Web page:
DIVERSITY WITHIN UNITY
Essential Principles for Teaching and Learning in a Multicultural Society
Ja m e s A . B a n k s Peter Cookson G e n e va G ay Wi l l i s D. H aw l e y Jac q u e l i n e Jo r da n I rv i n e Sonia Nieto J a n e t Wa r d S c h o f i e l d Wa lt e r G . S t e p h a n
Center for Multicultural Education, College of Education University of Washington, Seattle
Copyright © 2001 by Center for Multicultural Education, University of Washington, Seattle
All rights reserved. No part of this publication may be reproduced or utilized in any form or by any means, electronic or mechanical, including photocopying, recording, or by any information storage retrieval system, without written permission from the copyright holder.
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DIVERSITY WITHIN UNITY
Essential Principles for Teaching and Learning in a Multicultural Society Ja m e s A . B a n k s Peter Cookson G e n e va G ay Wi l l i s D. H aw l e y Jac q u e l i n e Jo r da n I rv i n e Sonia Nieto J a n e t Wa r d S c h o f i e l d Wa lt e r G . S t e p h a n
A publication of the Center for Multicultural Education, College of Education, University of Washington, Seattle
Executive Summary Teacher Learning Student Learning Intergroup Relations School Governance, Organization, and Equity Assessment Conclusion Essential Principles Checklist References The Authors
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A consensus panel of interdisciplinary scholars worked over a four-year period to determine what we know from research and experience about education and diversity. The panel was cosponsored by the Center for Multicultural Education at the University of Washington and the Common Destiny Alliance at the University of Maryland. The panel was supported by a grant from the Carnegie Corporation of New York and chaired by James A. Banks. The 12 major findings of the panel, which are called essential principles, constitute this publication. They are presented in this Executive Summary. This publication also contains a checklist designed to be used by educational practitioners to determine the extent to which their institutions and environments are consistent with the essential principles.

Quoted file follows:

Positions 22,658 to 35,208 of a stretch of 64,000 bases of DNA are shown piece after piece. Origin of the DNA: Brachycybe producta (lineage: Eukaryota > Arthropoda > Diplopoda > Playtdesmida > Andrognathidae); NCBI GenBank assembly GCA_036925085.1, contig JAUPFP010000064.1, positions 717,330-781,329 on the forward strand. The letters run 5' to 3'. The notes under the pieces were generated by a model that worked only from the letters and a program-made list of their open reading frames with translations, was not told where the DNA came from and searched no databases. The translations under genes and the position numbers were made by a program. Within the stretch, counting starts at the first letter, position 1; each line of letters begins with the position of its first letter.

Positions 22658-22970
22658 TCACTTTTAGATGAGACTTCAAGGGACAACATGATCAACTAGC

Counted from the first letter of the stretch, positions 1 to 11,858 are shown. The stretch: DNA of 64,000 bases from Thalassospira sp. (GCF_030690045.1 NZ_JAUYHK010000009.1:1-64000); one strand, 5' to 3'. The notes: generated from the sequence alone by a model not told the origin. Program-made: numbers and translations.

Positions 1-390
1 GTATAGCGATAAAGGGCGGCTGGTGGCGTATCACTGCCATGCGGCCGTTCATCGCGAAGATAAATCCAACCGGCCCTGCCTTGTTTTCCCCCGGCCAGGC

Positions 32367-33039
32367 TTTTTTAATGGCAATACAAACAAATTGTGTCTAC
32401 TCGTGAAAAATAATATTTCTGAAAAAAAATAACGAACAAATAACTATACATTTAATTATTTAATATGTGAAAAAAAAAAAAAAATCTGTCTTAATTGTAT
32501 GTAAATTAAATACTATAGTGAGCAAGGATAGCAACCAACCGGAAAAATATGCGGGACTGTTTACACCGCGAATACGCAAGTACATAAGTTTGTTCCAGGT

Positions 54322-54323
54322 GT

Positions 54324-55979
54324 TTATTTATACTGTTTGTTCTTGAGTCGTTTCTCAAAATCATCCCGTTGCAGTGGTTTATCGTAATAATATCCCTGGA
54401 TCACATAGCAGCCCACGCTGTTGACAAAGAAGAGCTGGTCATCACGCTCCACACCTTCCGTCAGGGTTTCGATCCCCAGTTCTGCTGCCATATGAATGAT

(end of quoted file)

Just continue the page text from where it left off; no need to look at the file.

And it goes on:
Principle 1: Professional development programs should help teachers understand the complex characteristics of ethnic groups within U.S. society and the ways in which race, ethnicity, language, and social class interact to influence student behavior. Student Learning
Principle 8: Teachers should help students acquire the social skills needed to interact effectively with students from other racial, ethnic, cultural, and language groups. Principle 9: Schools should provide opportunities for students from different racial, ethnic, cultural, and language groups to interact socially under conditions designed to reduce fear and anxiety. School Governance, Organization, and Equity
Principle 2: Schools should ensure that all students have equitable opportunities to learn and to meet high standards. Principle 3: The curriculum should help students understand that knowledge is socially constructed and reflects researchers’ personal experiences as well as the social, political, and economic contexts in which they live and work. Principle 4: Schools should provide all students with opportunities to participate in extra- and cocurricular activities that develop knowledge, skills, and attitudes that increase academic achievement and foster positive interracial relationships. Intergroup Relations
Principle 10: A school’s organizational strategies should ensure that decision-making is widely shared and that members of the school community learn collaborative skills and dispositions in...
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